Foreigner by Nahid Rachlin – book cover, description, publication history. Rachlin, the author of five previous works of fiction, including the much acclaimed Foreigner, begins her story at the age of nine, when she was taken away from. —Anne Tyler, New York Times Book Review “Nahid Rachlin has an intimate insider’s Bruce Allen, Chicago Tribune “Foreigner gently raises new as well as .

Author: Zukazahn Vujinn
Country: Sri Lanka
Language: English (Spanish)
Genre: Life
Published (Last): 17 January 2016
Pages: 172
PDF File Size: 12.55 Mb
ePub File Size: 3.83 Mb
ISBN: 449-3-88966-654-4
Downloads: 60232
Price: Free* [*Free Regsitration Required]
Uploader: Mikatilar

Crowd of Sorrows, novella novella, published by Kindle Singles.

Maman returned to Iran when I was a month old. Oct 06, Sheila rated it it was ok. There was no way to fight if he wanted me back. The New York Times book Review: In the early days of her visit she is convinced she has erred in coming and even decides to cut her visit quite short to return home.

Newly separated from her husband, Zora moves to a seemingly idyllic apartment complex to raise her daughter Anar. Two tall mirrors, facing each other, hung on the rachlun doors in my room.

Nahid Rachlin

On the face of it, this is a story of a women in transition, pulled to her homeland at a time of personal flux. I forigner an urge to bolt, but Father, as if aware of that urge, took hold of my hand, and grasping it firmly, he led me into the house.

She appears to be a woman who oscillates between two worlds and initially doesn’t quite fit in either. Sign up here to receive your FREE alerts. I recommend it highly!


Reviews-excerpts – Nahid Rachlin

Nahid Rachlin conveys coreigner and experience of estrangement, alienation on returning to the place of her childhood. Feri’s uncertainty, feeling of being pulled in several directions, and reluctance to follow in her mother’s footsteps are entirely understandable. Buy the selected items together This item: Feb 15, Ashley rated it it was amazing. I love this book but then I have yet racblin read a book by Nahid Rachlin that I do not love.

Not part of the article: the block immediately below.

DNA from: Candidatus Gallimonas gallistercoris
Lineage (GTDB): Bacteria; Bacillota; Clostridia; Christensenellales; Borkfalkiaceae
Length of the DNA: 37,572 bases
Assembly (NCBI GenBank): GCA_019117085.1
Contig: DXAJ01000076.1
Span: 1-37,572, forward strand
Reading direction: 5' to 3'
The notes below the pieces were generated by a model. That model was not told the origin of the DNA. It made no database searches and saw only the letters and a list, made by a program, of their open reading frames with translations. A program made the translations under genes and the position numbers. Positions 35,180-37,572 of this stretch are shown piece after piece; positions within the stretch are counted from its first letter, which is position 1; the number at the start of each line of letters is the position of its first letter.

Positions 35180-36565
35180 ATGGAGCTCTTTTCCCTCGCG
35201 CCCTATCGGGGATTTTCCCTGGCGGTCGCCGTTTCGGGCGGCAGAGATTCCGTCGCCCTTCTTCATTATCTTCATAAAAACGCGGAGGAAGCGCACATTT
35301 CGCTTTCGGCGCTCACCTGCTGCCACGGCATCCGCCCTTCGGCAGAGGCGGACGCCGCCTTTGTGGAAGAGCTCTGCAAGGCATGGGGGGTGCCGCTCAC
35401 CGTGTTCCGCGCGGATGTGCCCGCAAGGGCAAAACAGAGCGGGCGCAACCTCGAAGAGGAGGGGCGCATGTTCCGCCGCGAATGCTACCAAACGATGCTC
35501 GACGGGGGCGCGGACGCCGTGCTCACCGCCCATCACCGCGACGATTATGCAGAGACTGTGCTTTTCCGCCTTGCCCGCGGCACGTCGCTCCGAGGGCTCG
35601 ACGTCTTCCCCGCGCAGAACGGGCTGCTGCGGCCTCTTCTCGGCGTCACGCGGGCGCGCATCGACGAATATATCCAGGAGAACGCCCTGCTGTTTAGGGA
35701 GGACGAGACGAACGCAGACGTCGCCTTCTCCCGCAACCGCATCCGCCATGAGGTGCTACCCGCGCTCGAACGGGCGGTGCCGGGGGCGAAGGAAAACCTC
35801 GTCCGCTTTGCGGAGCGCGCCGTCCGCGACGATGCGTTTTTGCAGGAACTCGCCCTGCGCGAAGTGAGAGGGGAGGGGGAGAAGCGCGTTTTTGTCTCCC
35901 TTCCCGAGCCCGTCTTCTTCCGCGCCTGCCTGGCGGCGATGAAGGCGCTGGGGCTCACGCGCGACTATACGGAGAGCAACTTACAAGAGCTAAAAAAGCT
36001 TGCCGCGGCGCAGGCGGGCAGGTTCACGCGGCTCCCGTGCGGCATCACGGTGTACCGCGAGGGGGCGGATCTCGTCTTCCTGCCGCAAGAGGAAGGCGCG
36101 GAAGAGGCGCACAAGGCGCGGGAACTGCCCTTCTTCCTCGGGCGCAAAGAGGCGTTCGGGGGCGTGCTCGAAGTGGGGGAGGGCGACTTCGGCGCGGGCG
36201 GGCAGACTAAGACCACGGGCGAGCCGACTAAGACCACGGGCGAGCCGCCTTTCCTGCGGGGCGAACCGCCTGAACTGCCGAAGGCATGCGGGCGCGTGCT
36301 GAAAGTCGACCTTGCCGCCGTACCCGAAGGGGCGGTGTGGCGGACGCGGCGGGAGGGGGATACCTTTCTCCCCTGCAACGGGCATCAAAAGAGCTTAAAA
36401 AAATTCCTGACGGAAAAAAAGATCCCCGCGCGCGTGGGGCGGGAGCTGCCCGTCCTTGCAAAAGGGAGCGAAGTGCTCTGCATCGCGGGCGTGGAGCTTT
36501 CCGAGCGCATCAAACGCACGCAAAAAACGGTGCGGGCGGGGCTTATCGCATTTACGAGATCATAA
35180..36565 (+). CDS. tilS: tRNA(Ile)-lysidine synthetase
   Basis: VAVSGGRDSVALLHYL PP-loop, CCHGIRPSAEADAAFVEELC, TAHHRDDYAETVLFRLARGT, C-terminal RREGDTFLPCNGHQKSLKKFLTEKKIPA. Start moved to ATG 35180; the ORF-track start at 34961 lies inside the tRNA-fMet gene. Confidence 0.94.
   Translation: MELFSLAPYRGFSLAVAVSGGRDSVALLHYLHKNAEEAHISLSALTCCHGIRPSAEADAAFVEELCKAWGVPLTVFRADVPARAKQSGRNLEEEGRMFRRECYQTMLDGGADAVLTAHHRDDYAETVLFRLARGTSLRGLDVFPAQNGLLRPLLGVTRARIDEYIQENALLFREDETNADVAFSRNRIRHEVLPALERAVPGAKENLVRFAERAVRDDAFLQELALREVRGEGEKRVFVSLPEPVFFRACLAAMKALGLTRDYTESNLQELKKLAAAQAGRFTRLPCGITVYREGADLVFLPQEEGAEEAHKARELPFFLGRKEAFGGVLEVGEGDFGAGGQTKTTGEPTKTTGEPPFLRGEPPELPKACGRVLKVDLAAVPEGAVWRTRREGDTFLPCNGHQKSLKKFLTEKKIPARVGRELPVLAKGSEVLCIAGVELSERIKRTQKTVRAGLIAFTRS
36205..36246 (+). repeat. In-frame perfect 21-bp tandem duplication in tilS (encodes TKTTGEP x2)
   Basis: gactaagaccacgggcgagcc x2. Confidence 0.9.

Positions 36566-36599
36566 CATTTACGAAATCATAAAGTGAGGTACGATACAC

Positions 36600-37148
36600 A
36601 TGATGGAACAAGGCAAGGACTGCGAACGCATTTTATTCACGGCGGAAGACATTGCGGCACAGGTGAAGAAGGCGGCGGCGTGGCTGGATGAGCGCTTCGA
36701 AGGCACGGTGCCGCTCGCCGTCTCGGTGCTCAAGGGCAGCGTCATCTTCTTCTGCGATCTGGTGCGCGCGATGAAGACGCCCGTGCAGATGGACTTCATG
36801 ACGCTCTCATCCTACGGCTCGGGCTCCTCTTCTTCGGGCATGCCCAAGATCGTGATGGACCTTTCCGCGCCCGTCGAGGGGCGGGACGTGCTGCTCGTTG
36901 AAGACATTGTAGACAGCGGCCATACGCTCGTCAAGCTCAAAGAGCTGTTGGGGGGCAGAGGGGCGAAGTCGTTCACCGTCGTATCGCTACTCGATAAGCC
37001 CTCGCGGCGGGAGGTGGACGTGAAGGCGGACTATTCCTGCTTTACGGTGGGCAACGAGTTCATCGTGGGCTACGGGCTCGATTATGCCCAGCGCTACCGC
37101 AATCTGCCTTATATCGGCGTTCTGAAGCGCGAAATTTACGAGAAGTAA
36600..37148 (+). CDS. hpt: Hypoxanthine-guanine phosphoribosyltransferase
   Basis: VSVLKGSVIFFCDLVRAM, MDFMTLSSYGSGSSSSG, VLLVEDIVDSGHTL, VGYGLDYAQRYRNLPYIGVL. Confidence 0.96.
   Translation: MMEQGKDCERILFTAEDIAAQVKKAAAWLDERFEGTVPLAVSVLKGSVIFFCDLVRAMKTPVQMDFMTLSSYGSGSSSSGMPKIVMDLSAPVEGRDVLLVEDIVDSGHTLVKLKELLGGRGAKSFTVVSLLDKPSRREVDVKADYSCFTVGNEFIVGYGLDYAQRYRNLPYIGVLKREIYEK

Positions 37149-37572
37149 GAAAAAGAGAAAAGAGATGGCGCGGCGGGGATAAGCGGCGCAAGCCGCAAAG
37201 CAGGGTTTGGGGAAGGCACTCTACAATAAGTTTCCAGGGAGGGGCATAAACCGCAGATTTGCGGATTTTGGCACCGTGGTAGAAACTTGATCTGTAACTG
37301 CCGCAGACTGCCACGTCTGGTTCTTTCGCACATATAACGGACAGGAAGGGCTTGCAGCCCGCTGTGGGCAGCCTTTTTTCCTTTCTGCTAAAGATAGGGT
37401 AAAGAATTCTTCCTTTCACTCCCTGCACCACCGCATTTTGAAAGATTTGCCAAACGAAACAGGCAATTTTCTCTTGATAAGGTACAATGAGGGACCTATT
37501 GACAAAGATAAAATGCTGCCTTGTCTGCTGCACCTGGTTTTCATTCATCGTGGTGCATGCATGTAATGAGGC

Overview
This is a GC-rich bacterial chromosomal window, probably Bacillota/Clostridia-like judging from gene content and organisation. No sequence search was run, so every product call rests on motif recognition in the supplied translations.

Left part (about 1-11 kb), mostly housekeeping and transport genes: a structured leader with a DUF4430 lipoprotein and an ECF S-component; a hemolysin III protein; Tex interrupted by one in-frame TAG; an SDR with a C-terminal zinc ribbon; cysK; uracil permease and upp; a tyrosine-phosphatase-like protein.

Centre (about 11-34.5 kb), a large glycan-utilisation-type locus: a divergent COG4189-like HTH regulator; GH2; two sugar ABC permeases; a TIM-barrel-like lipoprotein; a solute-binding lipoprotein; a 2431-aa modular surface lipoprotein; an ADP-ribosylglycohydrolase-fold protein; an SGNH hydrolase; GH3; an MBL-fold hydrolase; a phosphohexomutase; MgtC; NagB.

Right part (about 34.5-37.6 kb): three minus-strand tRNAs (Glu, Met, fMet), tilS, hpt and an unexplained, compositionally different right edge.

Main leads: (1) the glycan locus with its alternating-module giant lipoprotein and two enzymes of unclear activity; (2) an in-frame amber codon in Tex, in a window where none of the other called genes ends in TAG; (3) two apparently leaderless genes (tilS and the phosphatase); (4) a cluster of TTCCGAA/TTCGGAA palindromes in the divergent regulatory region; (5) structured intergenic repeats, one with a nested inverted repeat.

Captures well the feeling of living in two cultures but foreivner belonging in neither Mohtaram, my birth mother. But Pahlavi Avenue was foteigner and full of glittering luxury shops and modern, two-storied houses and apartment buildings. Ships from and sold by Amazon.

There were the conservative Iranians and the half-westernized ones, like my parents. I had a hard time empathizing with any of the characters and wasn’t very invested in the fate of any of them. Rachlin’s characters face each other across a gulf of irreconcilable differences, but she shows them to us with their complexity and dignity intact, their deepest needs as recognizable to our own.

Jun 12, Nicole rated it it was ok. Nausea rose from my stomach in waves. So she tracks her mother down and goes to visit. The story looks at the cultural differences of the two countries, but more so tells the story of the woman as she tries to figure out who she is, what makes her happy, and where she belongs.

Conveys the texture of extended family, the stress of modernization, the strain of Moslem rigidity as well as the harmony of nature, of dust and carpets, fruits, sweets, tea, fine rice and gossip. Girls there have plenty of problems: In addition, readers are given insight into the values and customs of a culture that many do not know firsthand. Nahid Rachlin’s writing is exquisite; she lets you picture Iran in detail even if you have never been there. By the time she knows we’ll be on the airplane.


She is initially in a state of reverse culture shock to be back in her native land and starts to pursue returning back to the US early but events outside her control cause her to remain.

I learned a lot about Iranian culture through reading this novel. She traveled back to the country where she had grown up, now under the Islamic regime rather than the Shah, to say goodbye to her only friend.

This moving and beautifully written memoir offers the reader a rare glimpse into the secret lives of Iranian women. I have read this book four times by now, and each time I have discovered new layers in it. They seemed full of life.

The novel helps readers understand what it’s like to be a foreigner in a foreign land and how that experience can feel both liberating and isolating.

Page 1 of 1 Start over Page 1 of 1.